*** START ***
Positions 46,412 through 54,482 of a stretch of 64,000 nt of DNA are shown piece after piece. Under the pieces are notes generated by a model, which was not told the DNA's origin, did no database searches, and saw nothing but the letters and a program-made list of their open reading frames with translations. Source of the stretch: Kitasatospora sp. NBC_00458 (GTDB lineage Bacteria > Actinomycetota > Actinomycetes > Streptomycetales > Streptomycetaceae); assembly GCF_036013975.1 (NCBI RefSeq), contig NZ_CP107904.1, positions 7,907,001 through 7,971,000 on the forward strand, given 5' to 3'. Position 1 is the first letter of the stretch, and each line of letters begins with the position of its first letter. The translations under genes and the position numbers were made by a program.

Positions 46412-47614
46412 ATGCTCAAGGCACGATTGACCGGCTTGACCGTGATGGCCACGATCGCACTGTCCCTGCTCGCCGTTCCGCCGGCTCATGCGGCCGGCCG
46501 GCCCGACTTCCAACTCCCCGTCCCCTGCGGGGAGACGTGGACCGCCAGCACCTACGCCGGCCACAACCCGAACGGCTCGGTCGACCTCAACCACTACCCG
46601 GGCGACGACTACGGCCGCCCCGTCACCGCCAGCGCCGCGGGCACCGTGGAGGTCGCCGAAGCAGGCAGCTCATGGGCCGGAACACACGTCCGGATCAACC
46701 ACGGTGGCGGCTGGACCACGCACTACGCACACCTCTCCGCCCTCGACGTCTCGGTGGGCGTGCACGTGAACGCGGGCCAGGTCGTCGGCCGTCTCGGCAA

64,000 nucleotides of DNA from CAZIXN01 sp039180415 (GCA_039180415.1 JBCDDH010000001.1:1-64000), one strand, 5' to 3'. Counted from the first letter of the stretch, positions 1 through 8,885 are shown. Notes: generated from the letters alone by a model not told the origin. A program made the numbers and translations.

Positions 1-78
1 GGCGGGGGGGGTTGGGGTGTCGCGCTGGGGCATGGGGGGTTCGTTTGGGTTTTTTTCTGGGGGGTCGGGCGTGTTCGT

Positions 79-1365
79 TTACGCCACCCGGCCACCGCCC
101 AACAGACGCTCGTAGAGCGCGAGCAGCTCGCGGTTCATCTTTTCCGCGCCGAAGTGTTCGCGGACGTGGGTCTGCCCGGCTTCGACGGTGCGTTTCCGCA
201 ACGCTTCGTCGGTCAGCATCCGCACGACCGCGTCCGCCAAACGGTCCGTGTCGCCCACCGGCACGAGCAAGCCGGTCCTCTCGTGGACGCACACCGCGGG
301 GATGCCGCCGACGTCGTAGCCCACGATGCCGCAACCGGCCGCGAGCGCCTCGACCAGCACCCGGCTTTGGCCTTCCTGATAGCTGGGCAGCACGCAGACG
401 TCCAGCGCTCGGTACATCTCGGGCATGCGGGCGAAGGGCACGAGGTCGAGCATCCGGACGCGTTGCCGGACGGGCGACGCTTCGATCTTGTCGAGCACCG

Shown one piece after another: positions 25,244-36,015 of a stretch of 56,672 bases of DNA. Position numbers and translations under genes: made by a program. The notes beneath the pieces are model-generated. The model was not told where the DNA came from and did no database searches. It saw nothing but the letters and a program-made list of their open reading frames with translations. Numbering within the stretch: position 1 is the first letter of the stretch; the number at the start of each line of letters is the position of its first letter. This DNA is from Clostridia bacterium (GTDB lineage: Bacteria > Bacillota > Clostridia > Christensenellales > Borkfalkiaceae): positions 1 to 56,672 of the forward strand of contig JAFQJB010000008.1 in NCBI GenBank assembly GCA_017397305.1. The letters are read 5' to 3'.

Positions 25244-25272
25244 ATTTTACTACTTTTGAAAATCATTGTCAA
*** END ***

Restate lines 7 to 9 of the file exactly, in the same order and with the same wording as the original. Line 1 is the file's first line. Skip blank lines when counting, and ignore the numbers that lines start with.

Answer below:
64,000 nucleotides of DNA from CAZIXN01 sp039180415 (GCA_039180415.1 JBCDDH010000001.1:1-64000), one strand, 5' to 3'. Counted from the first letter of the stretch, positions 1 through 8,885 are shown. Notes: generated from the letters alone by a model not told the origin. A program made the numbers and translations.

Positions 1-78
1 GGCGGGGGGGGTTGGGGTGTCGCGCTGGGGCATGGGGGGTTCGTTTGGGTTTTTTTCTGGGGGGTCGGGCGTGTTCGT